Summer Bulbs at Their Best

Glorious summer flowering bulbs are so easy to grow and have beautiful blooms. Several varieties like Dahlias and Nerines will start flowering come August and September. Caring for your summer flowering bulbs at just the right time keeps the plants blooming and looking their best.

Here are a few simple tips to help you enjoy seasonal summer blooms!

During sizzling hot summer weather, your summer flowering bulbs will appreciate being watered in the early morning. This enables plants to better endure the heat of the sun during the day.  Watering in the evening also allows water to drain into the soil and reach the roots of the plant without too much loss due to evaporation.

Many summer flowering bulbs can be grown in containers as well as flower beds and mixed borders. If you’re growing summer bulbs in containers ensure the soil never dries out, and that there are bottom holes allowing for good drainage of excess water.

Removing spent flowers allows the summer bulbs to continue to put their energy toward generating new flowers, instead of seeds. When you remove spent flowers and thicken seed pods, let foliage remain to allow the plant to recharge, developing starches and sugars for the next year’s blooms. Leave the stalks of lilies standing when removing spent flowers to nourish the bulbs below ground for the following season. When a plant’s foliage turns yellow or goes limp, you’ll know it’s done feeding for the season.  At this point trim the foliage to the ground.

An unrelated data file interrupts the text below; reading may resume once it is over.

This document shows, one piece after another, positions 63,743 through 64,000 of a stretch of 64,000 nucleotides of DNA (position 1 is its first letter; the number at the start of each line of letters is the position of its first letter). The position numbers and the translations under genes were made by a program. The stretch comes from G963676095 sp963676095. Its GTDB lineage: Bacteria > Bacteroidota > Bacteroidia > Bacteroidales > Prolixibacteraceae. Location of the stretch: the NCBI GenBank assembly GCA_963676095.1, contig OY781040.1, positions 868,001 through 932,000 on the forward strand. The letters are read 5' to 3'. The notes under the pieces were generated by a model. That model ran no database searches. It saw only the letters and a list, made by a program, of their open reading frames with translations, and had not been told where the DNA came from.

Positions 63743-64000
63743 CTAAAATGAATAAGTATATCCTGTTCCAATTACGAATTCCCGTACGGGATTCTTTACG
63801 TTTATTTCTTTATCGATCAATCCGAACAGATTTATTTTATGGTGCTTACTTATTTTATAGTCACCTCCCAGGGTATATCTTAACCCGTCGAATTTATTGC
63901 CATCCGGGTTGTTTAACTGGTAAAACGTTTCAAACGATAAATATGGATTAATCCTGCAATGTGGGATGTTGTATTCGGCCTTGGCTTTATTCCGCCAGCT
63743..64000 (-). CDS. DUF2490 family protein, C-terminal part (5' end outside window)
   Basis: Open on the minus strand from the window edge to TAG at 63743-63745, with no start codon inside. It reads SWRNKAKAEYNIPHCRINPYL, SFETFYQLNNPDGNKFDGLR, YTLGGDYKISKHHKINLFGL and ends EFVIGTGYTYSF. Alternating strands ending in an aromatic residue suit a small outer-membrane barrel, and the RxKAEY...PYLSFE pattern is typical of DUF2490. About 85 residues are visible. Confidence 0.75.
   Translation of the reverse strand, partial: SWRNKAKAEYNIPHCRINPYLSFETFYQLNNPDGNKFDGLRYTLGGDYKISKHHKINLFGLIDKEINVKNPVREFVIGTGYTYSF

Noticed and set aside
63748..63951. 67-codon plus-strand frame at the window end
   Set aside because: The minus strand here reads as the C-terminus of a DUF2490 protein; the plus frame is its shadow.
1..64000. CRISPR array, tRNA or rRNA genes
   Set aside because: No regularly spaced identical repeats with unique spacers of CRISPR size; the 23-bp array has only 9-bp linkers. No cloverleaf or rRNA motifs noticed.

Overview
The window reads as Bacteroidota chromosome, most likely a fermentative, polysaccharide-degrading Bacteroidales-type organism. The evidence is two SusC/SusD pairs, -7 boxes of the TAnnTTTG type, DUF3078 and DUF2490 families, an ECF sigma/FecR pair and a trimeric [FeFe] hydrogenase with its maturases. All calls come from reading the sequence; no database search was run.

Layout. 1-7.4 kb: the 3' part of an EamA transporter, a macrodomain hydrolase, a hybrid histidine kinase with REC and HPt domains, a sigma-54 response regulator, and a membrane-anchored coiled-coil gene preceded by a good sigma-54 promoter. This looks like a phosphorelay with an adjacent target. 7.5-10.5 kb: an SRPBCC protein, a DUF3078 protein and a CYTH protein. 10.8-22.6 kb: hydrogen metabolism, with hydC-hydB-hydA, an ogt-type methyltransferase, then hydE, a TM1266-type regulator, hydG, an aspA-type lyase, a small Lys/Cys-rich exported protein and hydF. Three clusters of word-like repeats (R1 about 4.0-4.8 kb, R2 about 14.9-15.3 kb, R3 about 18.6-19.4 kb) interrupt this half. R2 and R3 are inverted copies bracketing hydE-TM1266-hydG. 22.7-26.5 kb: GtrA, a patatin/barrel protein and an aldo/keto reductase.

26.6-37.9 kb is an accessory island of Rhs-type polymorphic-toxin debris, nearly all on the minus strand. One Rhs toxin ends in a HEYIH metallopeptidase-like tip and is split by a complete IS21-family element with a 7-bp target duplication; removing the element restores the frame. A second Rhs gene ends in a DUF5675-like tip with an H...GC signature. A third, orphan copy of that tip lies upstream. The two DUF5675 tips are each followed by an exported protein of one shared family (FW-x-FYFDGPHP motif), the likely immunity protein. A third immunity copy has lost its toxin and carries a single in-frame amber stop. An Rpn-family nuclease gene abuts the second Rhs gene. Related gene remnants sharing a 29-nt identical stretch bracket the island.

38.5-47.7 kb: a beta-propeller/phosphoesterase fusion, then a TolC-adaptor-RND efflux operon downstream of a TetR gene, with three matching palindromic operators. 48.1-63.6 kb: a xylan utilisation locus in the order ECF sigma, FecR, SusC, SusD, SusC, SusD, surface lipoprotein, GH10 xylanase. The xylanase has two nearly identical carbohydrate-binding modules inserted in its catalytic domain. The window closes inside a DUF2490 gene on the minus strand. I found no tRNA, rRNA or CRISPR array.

Dahlias can flower right up to the first hard frost, and depending upon your location across Canada, can last through October. Flower buds often appear in threes, especially on dahlias. Keep the main bud and remove the smaller side buds. This process is called ‘disbudding’ and it allows a bigger flower to form at the main bud.

Summer bulbs flourish in sunny locations, when planting look for places in the garden that receive full sun. Avoid planting summer bulbs in hot spots, such as up against a southern-facing wall that receives full sun throughout the day. When planting also consider the height of mature plants. Plant bulbs that grow into tall plants towards the back of the border, while bulbs that grow into shorter plants can be close and upfront.

Florissa’s Tip

Perennializing Bulbs vs. Naturalizing Bulbs: What’s the Difference? A perennializing bulb means that the bulb behaves like a perennial. It will return to flower for two to three seasons, and may even increase in size, or multiply underground. Naturalizing bulbs on the other hand will return year after year, set seed and multiply, spreading out into the garden. This is a process that can take three to five years to achieve desired results.

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